Jim Boyer, who mixed the track, said this is one of the mixes he’s most proud of. He explained the process in producer Phil Ramone’s 2007 book, Making Records: The Scenes Behind The Music: “Generally we used as little EQ as possible when mixing ‘Scenes From An Italian Restaurant.’ Consequently, the bass and drums are focused and tight, and the cymbals ring without being harsh. Each instrument occupies a meaningful spot in the mix; more importantly, the mix possesses the requisite clarity, spaciousness, and movement.” (via Songfacts)
Old world Italian restaurant – accordion – got it.
Verse complete, Billy raises the volume to cue a transition, the drama enhanced by DeVitto’s shimmery cymbals. The build is a nice set-up for Richie Cannata’s tenor sax solo, and if there’s one sound I associate with “a night in New York,” it’s the sexy grit of a tenor sax. Billy defined this transition as a time shift in his Masterclass concert (see link below) and the music does make an interesting flip with a complementary key change from F to Bb, initially employing the F-Bb-C pattern of the original key but giving Richie a broader palette with access to Eb and G#. His final run involves a nicely-executed shift to the dissonant-in-context D major chord, paving the way to the song’s second section in G major.
The tempo jumps here from relaxed to a bit over moderate, a change intensified by Billy’s staccato piano. This section captures what friends do when they haven’t seen each other in a while—they catch up.
Things are okay with me these days
Got a good job, got a good office
Got a new wife, got a new life
And the family’s fine
We lost touch long ago
You lost weight I did not know
You could ever look so nice after
So much time
There’s more going on here than just small talk. “Got a new wife” foreshadows events that will unfold in the third segment, “The Ballad of Brenda and Eddie.” I’d also venture to guess that most of the small talk is pure bullshit, as everyone caught in the rat race tells you things are great even when they’re not. The lack of detail tells me that the guy has a garden-variety job that pays the bills and offers little in the way of fulfillment—but you have to keep up appearances! The second verse sounds like Friend A wants to make a move on Friend B; then again, it could be just a meaningless compliment in the category of “say something nice.”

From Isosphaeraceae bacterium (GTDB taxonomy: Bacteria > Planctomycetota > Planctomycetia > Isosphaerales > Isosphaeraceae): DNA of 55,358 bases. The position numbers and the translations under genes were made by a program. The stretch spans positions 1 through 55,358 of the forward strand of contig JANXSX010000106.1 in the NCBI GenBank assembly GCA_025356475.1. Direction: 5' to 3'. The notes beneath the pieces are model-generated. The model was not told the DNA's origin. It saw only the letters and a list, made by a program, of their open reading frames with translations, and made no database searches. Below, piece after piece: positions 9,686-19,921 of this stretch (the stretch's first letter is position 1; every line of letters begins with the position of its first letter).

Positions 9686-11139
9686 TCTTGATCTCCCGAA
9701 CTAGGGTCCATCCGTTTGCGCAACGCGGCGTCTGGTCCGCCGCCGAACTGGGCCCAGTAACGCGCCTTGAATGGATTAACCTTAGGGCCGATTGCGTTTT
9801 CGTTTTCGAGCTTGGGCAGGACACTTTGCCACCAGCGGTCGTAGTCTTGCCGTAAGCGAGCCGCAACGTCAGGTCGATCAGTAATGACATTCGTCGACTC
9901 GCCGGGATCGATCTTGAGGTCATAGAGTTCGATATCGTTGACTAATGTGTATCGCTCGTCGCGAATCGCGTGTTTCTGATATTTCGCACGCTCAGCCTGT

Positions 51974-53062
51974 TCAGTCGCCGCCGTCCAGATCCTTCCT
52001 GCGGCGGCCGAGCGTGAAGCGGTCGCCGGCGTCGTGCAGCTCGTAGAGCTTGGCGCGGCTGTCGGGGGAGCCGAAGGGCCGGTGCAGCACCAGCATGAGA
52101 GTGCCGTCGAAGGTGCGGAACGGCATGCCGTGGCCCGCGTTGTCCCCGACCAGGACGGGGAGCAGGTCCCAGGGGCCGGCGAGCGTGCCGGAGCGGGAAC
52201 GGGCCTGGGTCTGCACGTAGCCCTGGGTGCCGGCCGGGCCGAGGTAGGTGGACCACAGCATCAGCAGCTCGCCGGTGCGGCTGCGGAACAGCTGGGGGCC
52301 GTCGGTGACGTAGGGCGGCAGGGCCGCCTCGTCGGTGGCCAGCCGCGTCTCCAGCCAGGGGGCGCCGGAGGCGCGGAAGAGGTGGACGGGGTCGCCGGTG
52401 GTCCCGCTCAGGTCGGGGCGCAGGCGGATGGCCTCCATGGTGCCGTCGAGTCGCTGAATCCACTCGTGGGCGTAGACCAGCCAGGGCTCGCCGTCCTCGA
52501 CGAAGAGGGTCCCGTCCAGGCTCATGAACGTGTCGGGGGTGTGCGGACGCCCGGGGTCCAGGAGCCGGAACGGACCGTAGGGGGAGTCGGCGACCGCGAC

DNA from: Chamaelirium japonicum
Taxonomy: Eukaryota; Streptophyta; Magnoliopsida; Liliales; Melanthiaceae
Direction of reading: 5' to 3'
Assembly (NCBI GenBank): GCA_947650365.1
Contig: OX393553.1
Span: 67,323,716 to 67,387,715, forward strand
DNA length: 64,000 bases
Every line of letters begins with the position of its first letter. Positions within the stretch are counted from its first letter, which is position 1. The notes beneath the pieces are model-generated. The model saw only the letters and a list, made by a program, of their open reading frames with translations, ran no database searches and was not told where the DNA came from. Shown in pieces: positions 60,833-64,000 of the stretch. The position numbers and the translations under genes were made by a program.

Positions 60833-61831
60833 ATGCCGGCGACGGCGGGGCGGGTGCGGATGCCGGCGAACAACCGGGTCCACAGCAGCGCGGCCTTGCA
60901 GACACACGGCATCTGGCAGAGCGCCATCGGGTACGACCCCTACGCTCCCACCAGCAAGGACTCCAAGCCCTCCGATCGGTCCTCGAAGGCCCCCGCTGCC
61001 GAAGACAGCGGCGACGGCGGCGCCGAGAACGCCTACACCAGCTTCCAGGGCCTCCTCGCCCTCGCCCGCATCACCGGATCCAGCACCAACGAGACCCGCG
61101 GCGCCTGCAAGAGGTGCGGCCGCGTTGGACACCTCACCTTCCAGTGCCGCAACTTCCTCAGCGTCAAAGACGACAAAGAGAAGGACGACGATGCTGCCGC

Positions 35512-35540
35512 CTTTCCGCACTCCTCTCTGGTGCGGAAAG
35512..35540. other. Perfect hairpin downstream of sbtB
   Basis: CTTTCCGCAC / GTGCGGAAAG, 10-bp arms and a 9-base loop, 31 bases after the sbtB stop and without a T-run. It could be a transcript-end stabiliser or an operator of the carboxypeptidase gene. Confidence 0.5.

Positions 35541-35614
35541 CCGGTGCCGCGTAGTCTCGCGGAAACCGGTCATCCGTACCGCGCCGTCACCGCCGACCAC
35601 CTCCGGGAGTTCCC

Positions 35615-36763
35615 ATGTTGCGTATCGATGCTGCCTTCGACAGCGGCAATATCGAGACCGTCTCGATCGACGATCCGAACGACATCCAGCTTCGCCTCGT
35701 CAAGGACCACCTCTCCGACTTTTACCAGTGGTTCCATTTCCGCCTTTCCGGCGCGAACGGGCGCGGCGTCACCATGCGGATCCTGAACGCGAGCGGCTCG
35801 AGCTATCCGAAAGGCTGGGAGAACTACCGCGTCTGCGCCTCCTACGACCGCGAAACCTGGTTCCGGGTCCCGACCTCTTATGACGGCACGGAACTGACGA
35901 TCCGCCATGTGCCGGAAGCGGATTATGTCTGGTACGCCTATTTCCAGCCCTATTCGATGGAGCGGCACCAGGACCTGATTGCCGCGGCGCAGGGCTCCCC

Whether he really doesn’t want to go into detail about a boring life or committed a faux pas by making a premature pass, it’s obvious he wants to change the subject and move to the safer ground of the good old days.
Do you remember those days hanging out
At the village green
Engineer boots, leather jackets
And tight blue jeans
You drop a dime in the box
Play a song about New Orleans
Cold beer, hot lights
My sweet romantic teenage nights
Right on cue, the band travels to Dixieland, led by Richie Cannata’s fluid runs on soprano sax. We’re about to transition to “The Ballad of Brenda and Eddie,” but before we leave, I want to emphasize that the trip down Nostalgia Lane isn’t just about changing the direction of a conversation—it’s also the perfect set-up for the thematic punch line that follows.